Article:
Rabat - A member of Jamaat Al-Ahraar - a terrorist group affiliated with the Pakistani Taliban - carried out a suicide bombing at Gulshan-e-Iqbal park in Lahore on Sunday, killing at least 72 people, according to Pakistani media.
Rabat – A member of Jamaat Al-Ahraar – a terrorist group affiliated with the Pakistani Taliban – carried out a suicide bombing at Gulshan-e-Iqbal park in Lahore on Sunday, killing at least 72 people, according to Pakistani media.
The attack was meant to target Christians families celebrating Easter at the park, Ehsanullah Ehsan, said the spokesperson for the group – previously aligned with the so-called “Islamic State.”
Reuters reported that at least 29 of the victims who died were children.
Pakistani Prime Minister Nawaz Sharif strongly condemned the attacks in his hometown. Several other national leaders, including the prime minister of India – Pakistan’s regional rival – sent their condolences to the South Asian country.
When news of the attacks reached international media, Facebook activated its “safety check” feature to allow the site’s users to report their status. The social media company had to release an apology soon afterwards as it had mistakenly activated the feature for residents of unaffected countries – including the United Kingdom, Canada, Japan, and Egypt – and caused them to panic.
Some Facebook users received a text asking “Have you been affected by the explosion?” without an indication of the explosion’s location, according to The Guardian.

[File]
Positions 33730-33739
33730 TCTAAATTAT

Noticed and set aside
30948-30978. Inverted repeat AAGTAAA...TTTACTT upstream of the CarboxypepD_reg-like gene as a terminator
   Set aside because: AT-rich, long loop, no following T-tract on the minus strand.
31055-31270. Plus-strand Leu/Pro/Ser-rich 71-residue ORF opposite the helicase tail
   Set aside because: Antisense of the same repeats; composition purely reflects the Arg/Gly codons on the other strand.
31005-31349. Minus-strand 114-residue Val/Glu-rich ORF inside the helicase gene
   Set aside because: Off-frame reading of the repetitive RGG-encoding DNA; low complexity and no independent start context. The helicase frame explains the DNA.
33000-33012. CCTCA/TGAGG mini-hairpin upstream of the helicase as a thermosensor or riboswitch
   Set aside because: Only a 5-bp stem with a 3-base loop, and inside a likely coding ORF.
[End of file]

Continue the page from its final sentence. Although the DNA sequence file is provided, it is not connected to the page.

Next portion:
Residents of Pakistan, Pakistanis in the diaspora, as well as others have begun a social media campaign linked by the Twitter hashtag #PrayForLahore to demonstrate their criticism of the attacks and the attackers.
French President Francois Hollande tweeted his condemnation of the attack, though the Eiffel Tower will not be lit green and white for Pakistan as it had been colored black, yellow and red to represent the country’s solidarity against the terrorist attacks in Brussels earlier this week.
Belgium – the European country most recently targeted by ISIS – released a statement via its ministry of foreign affairs simultaneously condemning a suicide attack during a local football game in Iraq on Friday as well as the bombing in Pakistan’s cultural capital.
The United States sent their “deepest condolences” to Pakistan in a statement written by the country’s U.N. Security Council spokesman, Ned Price.
The administration of the Omni Hotel in Dallas – a Texas city known to have a growing population of Pakistanis and Pakistani-Americans – lit the luxury hotel in the shape of the Pakistani flag Sunday night.
In response to the bombing, Pakistan will begin allowing a section of the national military called the Rangers to conduct raids and investigate militant safe havens in the country’s Federally Administered Tribal Areas, the region in which the attack’s organizers are based. The Rangers have been conducting similar operations in Karachi for the past two years.